So with MLB out (and by extension, the NHL, since minor league hockey teams are affiliates of the big boys), and the NBA in need of contraction more than relegation (you do NOT want to see D-League teams trotted out to play the Bulls and Heat), that leaves us with the NFL to experiment with P/R.

In any given year, there about 3-5 really good teams, 3-5 really bad teams and everyone else is within a couple of wins of each other. Sounds like perfect fodder to try relegation. And frankly, with so many worthless games at the end of the NFL season, promotion and relegation battles would be THRILLING. I experienced this first hand when I went to Ireland and was there on the last day of the EPL season. I spent an entire day watching British men in suits excitedly delivering news of the relegation fights in the EPL. Every goal scored changed the future of the league, with teams fighting tooth and nail for the prestige and money of either making it to or staying in the EPL. Having the same battles in the NFL would be incredible. Who wouldn’t watch that? ESPN would crap themselves, knowing that those horrendous Monday night games in December might actually have some impact. It would, in a word, be awesome.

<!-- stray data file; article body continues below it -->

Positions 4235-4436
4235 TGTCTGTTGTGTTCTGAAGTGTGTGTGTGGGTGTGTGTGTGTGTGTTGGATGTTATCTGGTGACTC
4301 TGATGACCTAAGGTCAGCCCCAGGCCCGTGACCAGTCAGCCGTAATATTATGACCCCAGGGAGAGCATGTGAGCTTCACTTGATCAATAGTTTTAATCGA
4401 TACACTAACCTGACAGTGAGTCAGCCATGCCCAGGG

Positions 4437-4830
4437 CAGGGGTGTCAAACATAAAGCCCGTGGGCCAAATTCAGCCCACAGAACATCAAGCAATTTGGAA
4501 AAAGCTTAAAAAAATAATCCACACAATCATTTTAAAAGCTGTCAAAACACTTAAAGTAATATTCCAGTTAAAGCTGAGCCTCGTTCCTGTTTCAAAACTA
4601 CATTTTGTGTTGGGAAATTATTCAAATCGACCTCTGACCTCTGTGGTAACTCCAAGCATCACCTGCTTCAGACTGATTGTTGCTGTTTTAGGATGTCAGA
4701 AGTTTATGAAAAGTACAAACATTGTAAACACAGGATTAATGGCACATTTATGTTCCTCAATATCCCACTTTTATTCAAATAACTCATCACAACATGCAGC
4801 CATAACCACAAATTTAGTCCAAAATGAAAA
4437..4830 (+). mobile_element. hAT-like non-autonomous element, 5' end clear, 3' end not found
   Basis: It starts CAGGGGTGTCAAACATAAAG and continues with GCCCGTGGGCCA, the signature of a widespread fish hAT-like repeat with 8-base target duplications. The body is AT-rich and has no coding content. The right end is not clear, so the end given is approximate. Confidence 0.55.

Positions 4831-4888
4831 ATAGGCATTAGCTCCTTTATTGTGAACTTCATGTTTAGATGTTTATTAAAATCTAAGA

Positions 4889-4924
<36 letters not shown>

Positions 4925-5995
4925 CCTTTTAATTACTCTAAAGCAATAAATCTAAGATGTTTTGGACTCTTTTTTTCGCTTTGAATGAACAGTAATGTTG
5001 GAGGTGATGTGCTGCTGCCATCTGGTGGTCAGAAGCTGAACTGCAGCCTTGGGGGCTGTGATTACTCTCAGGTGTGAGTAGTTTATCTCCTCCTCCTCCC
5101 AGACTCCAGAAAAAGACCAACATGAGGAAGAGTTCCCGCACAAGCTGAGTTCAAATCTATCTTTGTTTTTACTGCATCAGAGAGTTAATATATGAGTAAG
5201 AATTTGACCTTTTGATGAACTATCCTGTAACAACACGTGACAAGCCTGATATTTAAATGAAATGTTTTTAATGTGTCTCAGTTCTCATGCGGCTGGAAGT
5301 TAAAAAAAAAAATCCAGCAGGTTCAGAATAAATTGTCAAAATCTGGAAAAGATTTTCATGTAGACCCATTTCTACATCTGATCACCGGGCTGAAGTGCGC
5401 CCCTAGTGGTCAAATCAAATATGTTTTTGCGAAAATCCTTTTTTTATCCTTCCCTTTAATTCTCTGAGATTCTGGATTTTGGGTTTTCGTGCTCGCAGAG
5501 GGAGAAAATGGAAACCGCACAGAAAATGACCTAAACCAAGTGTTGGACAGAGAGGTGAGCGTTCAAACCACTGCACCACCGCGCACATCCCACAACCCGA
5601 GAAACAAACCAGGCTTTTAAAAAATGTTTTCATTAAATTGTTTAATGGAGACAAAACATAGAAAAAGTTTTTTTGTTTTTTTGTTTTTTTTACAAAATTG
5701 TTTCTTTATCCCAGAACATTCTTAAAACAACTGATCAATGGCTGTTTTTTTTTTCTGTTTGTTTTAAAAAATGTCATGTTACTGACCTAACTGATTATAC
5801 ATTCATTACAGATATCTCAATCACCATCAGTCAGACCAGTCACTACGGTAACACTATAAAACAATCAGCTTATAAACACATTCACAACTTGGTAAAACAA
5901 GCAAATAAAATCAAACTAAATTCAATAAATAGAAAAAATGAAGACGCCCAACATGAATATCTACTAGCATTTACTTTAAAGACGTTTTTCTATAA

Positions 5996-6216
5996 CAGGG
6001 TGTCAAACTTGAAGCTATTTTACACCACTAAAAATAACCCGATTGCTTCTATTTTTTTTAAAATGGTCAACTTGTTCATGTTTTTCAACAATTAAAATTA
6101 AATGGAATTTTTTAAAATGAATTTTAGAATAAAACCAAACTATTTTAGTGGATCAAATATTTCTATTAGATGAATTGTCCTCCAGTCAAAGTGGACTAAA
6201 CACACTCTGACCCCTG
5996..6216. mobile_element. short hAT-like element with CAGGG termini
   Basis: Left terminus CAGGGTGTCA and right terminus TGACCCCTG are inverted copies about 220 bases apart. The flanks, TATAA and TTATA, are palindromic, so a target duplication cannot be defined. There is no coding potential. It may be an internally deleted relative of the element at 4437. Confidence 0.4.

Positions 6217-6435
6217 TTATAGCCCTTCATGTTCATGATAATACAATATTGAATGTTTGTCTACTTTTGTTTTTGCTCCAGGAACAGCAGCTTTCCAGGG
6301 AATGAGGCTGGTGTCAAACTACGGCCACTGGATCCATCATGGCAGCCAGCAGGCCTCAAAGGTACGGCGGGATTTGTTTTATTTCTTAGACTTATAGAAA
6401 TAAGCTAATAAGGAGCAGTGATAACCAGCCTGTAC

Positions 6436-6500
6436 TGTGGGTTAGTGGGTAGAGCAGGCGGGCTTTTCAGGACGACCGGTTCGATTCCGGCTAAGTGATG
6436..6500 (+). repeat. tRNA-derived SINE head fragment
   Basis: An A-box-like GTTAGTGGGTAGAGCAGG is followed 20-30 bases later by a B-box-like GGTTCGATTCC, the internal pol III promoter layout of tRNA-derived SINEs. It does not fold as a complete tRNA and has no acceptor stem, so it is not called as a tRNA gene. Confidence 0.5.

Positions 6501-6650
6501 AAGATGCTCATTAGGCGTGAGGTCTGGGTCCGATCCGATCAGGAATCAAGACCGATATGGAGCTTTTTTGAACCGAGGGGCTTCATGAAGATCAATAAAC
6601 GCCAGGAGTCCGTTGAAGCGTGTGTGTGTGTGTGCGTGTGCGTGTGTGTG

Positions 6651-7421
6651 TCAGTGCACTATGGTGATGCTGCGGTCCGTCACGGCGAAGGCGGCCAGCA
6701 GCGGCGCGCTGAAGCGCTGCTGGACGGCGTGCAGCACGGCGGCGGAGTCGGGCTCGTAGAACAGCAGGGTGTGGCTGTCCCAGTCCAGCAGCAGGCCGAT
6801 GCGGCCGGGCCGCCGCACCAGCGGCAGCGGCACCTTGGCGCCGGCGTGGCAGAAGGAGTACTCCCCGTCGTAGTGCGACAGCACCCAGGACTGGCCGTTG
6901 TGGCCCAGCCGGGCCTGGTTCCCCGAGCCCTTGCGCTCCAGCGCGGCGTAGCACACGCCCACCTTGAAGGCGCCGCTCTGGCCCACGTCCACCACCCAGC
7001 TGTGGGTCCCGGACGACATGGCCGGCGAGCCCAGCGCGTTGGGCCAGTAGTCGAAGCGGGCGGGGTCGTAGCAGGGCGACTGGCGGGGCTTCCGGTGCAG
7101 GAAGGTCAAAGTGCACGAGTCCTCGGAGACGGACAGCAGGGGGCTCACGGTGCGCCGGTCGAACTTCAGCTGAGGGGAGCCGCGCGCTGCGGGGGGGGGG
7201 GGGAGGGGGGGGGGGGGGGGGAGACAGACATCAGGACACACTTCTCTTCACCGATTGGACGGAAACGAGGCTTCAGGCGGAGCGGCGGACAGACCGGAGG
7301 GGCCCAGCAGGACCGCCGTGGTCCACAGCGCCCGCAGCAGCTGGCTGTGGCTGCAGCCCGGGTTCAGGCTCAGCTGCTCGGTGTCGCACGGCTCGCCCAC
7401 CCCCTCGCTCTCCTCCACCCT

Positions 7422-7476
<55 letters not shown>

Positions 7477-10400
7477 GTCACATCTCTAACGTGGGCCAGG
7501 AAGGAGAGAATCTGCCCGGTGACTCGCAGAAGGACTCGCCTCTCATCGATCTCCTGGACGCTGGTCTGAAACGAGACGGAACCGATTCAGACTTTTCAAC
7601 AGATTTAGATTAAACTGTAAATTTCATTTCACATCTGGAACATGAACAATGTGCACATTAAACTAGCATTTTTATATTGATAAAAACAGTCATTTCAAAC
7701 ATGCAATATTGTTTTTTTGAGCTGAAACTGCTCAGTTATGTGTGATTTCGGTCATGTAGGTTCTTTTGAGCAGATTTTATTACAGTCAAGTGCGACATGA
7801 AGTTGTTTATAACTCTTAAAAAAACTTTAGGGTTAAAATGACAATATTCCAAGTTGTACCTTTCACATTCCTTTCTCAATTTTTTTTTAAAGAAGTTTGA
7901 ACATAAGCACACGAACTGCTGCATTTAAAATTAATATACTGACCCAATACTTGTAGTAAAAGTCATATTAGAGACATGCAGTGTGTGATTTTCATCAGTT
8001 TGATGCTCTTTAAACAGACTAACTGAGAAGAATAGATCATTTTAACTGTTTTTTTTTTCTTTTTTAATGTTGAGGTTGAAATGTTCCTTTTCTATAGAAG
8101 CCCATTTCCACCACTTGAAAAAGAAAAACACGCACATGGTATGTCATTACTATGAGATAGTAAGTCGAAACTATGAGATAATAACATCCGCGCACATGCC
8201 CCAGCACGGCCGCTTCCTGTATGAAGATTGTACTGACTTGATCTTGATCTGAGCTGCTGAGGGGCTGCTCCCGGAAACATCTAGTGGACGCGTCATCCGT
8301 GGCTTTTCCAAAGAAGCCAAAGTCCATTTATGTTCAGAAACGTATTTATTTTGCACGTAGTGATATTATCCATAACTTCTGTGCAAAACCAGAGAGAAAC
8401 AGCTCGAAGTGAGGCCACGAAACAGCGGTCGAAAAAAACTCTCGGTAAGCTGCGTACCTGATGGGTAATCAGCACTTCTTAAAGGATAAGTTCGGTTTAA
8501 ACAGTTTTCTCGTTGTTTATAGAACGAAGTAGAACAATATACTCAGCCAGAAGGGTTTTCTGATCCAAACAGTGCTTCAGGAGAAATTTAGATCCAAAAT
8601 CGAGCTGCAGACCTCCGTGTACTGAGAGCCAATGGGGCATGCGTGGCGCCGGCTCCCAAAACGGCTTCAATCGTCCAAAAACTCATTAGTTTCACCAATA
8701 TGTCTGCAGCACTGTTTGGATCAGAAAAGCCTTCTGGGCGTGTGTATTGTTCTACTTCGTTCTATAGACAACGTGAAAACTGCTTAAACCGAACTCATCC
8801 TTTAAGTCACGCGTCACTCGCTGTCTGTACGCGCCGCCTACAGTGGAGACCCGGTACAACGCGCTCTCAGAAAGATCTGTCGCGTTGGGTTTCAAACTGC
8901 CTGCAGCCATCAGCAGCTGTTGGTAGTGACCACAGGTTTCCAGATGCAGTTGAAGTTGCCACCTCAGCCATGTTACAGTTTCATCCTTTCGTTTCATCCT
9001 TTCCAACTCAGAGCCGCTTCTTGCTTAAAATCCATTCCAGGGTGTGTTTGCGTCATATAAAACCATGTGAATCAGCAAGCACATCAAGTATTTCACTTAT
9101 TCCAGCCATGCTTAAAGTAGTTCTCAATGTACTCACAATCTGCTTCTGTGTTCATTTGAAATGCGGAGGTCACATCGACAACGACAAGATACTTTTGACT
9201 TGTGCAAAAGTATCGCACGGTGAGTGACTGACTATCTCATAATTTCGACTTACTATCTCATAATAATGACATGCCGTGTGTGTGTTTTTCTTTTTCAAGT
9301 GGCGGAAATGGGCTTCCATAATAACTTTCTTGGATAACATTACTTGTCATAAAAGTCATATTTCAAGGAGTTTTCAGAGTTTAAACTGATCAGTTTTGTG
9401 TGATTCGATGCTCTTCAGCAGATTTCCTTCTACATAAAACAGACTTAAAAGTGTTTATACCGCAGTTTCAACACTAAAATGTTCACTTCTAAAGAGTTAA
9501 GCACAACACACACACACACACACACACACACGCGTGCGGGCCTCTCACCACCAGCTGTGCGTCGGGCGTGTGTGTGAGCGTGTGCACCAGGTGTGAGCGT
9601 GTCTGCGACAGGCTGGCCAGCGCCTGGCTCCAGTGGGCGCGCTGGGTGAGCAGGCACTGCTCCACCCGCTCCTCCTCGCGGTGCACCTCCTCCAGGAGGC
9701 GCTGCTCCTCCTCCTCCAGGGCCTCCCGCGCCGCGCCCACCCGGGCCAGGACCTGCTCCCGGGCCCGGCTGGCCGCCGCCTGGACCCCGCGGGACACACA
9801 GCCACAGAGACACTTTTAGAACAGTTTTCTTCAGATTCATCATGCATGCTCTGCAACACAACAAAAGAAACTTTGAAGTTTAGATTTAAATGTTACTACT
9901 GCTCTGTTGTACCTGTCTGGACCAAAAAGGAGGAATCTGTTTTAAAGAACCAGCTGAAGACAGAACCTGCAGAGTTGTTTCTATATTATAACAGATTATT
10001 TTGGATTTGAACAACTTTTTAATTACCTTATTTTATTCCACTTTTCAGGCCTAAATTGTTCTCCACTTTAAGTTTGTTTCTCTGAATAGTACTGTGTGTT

Yes, there are drawbacks. Owners would hate it. Fans of NFL 2 teams might too. But fans already support their teams by and large, even when they’re eliminated. And again, think of the drama and excitement of those relegation and promotion games. Each one like a little playoff!

So like a 14 year old breaking into his parents’ liquor cabinet, I experimented. Here’s my interpretation of what the NFL with promotion and relegation COULD look like.

The teams:

With 32 teams, the NFL splits nicely into two leagues of 16. We’ll call them NFL 1 and NFL 2. NFL 1 would be the “Premier League” and NFL 2 the lower league, with less TV revenue and no chance to win the Super Bowl. How would those leagues be put together? There are any number of ways to divide up the teams, all of which are equally unfair. You could do it at random, which defeats the purpose of having a premier league. You could do it by the year the team joined the league, but since most NFL teams either joined in the 30’s and 40’s or around the time of the NFL-AFL merger, this would be pretty messy, and also quite arbitrary. The only way to split the NFL in a way that made relegation and promotion make sense would be by record. Again, there are any number of ways to do it. What I did is simply split the league by life-time record. Not super fair, but it’s as good a place to start as any. The 16 teams with the best overall records since their inception are in NFL 1, with the others in NFL 2.